WP: “To be honest I never thought about it. But this makes sense. Can you give me detailed info on how you would see it working?”

“I don’t have time to give you detailed info. But generally, some properties have lots of property-level information, and some have little.
Some have lots of units with much information, and some have few with little info. Some units are sub-divisible and comprise complex space.
Some properties have expense information, while others don’t. Same case with TIA and parking info.
Sometimes this expense, TIA or parking information is different between units.
Also, some properties have lots of images, and some have few images.
I also want property-level brochures, and unit-level brochures.
And remember, this stock is changing all the time. I will need you to build brochures that I can make at the click of a button, that use the latest info”

WP: “Okay, wow. Commercial property is complex! How do you cope…

For our team to do a decent job on this, I am going to need very detailed information. Also to build this right, we are going to need to understand these new words and concepts. Can I ask for a couple days of your time for you to help me understand the industry a bit better”

“Cool, I can do at some point.
How about leads? Where will my leads come into from my website? I would like a system that stores these leads, and tracks them as they move through the deal funnel. I would also like to people in my team to these leads, and do reporting on deal progress”

WP: “Cool. So you want a CRM. That manages contacts and businesses, working in a deal. Would you also want to track who you talk to, when, and have reminders?”

“Definitely. Without this my website will only be half effective”

WP: “I got you. While we’re thinking about it, are you happy for everyone in your team to see all deals. And while we’re at it, you comfortable for everyone to see all properties?”

“No. Hell no! Mike and Sue work together, so they must always see each other’s deals. And me – I need to see everyone’s deals. But Angie works by herself, so only her and I must see her deals. However everyone must see Ben’s information, always. And I don’t want the industrial guys seeing office properties”

WP: “I see. Okay. So you would like a permissions engine for your website back end?”

“Yes, we definitely need these permissions. Plus these permissions for contacts and businesses, and access to lease data too. I also need the system to automatically allocate certain people to properties, based on rules I define. And, while we’re talking about properties, since you’ve added them, is it possible to store my documents on the properties, on businesses and on deals?”

WP: “Sure, most things are possible with tech. It’s a function of time and money”

“To be clear I will need all this in the cloud, behind security. So I can access this when I’m on the move”

WP: “Cool, can do”

“Also, I am often on the run or out and about, Therefore I will need to be able to do a lot of this on my phone too.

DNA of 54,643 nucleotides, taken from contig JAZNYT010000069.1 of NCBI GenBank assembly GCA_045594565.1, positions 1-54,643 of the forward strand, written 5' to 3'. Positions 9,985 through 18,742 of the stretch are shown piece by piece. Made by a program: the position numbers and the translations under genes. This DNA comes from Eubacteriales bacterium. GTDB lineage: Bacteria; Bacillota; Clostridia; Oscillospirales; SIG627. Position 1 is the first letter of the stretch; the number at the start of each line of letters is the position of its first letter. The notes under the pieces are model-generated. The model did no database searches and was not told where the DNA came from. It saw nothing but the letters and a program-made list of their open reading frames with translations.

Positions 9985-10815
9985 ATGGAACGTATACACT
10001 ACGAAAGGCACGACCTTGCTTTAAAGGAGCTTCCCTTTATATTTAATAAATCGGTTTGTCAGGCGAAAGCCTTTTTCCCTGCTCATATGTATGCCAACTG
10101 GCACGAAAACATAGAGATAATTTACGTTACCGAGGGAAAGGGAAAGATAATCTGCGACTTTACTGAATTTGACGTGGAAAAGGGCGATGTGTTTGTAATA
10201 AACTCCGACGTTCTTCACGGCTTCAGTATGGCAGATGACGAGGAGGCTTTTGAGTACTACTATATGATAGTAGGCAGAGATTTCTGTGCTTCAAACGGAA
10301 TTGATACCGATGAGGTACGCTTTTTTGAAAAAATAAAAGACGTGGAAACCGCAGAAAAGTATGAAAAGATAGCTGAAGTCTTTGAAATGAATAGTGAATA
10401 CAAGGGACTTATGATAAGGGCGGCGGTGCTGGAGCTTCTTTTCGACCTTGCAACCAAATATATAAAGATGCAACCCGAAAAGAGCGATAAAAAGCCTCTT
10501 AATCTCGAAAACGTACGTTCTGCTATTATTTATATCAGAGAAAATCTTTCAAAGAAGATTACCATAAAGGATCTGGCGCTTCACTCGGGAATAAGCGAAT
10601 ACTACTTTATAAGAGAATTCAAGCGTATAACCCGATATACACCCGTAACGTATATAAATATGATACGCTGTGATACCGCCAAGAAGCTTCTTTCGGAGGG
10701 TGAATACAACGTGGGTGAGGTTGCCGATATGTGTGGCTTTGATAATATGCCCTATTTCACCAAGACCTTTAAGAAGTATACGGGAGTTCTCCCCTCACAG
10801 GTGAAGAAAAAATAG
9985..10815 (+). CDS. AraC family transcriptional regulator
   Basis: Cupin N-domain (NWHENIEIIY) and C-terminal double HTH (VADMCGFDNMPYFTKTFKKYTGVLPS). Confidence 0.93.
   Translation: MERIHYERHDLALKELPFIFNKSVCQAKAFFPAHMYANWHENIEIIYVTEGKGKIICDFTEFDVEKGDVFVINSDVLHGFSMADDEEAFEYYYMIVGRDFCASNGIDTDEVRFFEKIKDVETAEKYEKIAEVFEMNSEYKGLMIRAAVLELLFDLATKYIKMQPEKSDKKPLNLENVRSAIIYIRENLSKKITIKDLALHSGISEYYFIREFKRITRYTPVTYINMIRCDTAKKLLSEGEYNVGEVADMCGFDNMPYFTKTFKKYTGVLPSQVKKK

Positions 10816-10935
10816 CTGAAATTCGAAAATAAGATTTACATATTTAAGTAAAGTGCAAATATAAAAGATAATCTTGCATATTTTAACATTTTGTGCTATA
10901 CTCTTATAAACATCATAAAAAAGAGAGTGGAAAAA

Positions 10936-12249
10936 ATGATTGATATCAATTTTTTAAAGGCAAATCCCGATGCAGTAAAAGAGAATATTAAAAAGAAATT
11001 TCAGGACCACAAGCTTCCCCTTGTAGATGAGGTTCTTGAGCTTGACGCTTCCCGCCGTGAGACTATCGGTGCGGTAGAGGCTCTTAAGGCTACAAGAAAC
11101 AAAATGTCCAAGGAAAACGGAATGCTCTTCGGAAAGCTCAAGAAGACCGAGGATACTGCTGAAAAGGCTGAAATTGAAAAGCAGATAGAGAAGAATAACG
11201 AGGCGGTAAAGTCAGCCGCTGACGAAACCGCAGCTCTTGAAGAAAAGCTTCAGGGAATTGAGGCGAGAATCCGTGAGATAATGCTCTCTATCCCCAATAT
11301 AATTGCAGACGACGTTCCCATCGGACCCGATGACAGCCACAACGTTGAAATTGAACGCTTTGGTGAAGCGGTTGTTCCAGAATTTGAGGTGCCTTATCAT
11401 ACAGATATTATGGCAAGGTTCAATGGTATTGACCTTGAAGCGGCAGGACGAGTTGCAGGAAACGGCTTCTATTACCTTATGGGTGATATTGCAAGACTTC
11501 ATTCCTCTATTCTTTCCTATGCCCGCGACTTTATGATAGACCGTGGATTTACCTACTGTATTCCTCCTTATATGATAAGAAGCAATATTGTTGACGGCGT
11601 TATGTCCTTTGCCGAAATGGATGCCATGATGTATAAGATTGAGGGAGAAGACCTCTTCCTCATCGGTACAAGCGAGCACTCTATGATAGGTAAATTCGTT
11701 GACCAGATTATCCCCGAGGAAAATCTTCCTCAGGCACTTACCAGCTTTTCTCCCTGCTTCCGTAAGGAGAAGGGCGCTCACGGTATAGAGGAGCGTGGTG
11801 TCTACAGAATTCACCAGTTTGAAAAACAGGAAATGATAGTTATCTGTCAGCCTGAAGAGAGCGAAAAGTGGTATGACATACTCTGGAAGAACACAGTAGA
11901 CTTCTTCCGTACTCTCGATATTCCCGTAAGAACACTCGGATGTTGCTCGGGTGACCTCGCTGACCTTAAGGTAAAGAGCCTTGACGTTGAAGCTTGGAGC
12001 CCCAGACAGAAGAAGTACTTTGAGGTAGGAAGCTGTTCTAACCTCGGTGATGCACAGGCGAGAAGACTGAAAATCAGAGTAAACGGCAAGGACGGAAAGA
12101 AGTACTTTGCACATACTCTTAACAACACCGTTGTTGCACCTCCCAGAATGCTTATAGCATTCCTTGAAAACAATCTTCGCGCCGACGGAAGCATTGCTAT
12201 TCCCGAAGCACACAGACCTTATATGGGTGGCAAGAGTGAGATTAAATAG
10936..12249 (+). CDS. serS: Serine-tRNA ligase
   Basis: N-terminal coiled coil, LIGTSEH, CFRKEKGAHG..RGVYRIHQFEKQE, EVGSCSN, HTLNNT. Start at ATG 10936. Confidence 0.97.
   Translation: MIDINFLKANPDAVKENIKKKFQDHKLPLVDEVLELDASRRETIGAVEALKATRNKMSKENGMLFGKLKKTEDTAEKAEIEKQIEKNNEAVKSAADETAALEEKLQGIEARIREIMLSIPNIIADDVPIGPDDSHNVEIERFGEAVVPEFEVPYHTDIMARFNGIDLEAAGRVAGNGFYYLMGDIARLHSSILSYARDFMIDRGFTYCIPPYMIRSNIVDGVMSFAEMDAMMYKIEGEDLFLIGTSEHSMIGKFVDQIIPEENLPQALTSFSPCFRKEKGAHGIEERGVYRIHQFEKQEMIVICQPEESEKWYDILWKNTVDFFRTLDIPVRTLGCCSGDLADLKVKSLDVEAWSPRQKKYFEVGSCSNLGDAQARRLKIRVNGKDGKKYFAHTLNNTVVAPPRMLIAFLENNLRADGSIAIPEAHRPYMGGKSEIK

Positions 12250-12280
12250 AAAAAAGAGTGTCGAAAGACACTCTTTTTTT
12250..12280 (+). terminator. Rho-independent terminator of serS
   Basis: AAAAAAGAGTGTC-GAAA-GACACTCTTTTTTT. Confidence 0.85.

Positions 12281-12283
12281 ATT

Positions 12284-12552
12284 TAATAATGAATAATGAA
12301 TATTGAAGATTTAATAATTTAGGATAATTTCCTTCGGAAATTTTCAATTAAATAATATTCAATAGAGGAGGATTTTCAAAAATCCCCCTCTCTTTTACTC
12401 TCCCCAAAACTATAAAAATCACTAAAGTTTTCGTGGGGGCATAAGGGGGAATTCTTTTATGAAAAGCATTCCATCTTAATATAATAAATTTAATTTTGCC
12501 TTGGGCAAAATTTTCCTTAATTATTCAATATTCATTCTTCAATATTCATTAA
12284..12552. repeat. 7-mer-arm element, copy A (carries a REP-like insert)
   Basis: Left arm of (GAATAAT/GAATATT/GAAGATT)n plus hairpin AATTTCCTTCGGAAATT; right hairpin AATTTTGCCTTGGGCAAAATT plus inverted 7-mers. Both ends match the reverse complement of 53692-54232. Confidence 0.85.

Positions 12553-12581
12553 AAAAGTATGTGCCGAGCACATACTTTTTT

Can I have this?”

WP: “Phew, just as well you let me know, now. Yes we can look at this”

“Since the website is a marketing tool, I presume it will also be able to send and track marketing mailers. And yes, the website must also handle properties and units for sale. Can you do that for me? And, before I forget, I need a chat widget. I also need to track usages – of my website and the back end. Can you give me access for my tenants? My MD doesn’t want everybody to be able to see all vacant properties, only some people”

You can see how it goes…

All those requests are good requests. Great requests in fact – in order for a business to see efficiencies and get adoption, a business needs a finished product. But, the point here, these needs are not obvious up front.

Reason #2 . Under-funding (or strategic missteps)

How? Underestimation or under-funding of a CRE website project are different sides of the same coin.

To clarify costs being underestimated… How much do you think a website would cost? (Please take a moment to think about this)

Answer: if you were to build an effective website, from the ground up, with perfect requirements and knowledge, you’re looking at conservatively 18 months, and $1.5M. Most importantly, this is a once-off number, and excludes the ongoing costs to maintain, support and enhance.

While this doesn’t seem obvious (more information below), the bulk of the cost of the website, probably 95%, goes into the following invisible or “iceberg parts” you can’t see:

  • The back end
  • Engineering to making the website dynamic (you want interactions to be friendly and fast), and to implement SEO
  • UX – how it operates

Therefore, because of this tendency for cost and complexity to be under-estimated, projects can be set up to fail, from the beginning, due to under-funding.

The solution or issue is strategic: What is your core business? As with many things, and particularly software, it’s “cheaper to own that rent”. Wherever possible, you want to avoid “reinventing the wheel”.

Reason #3 . One of these six “links in the website chain” is missing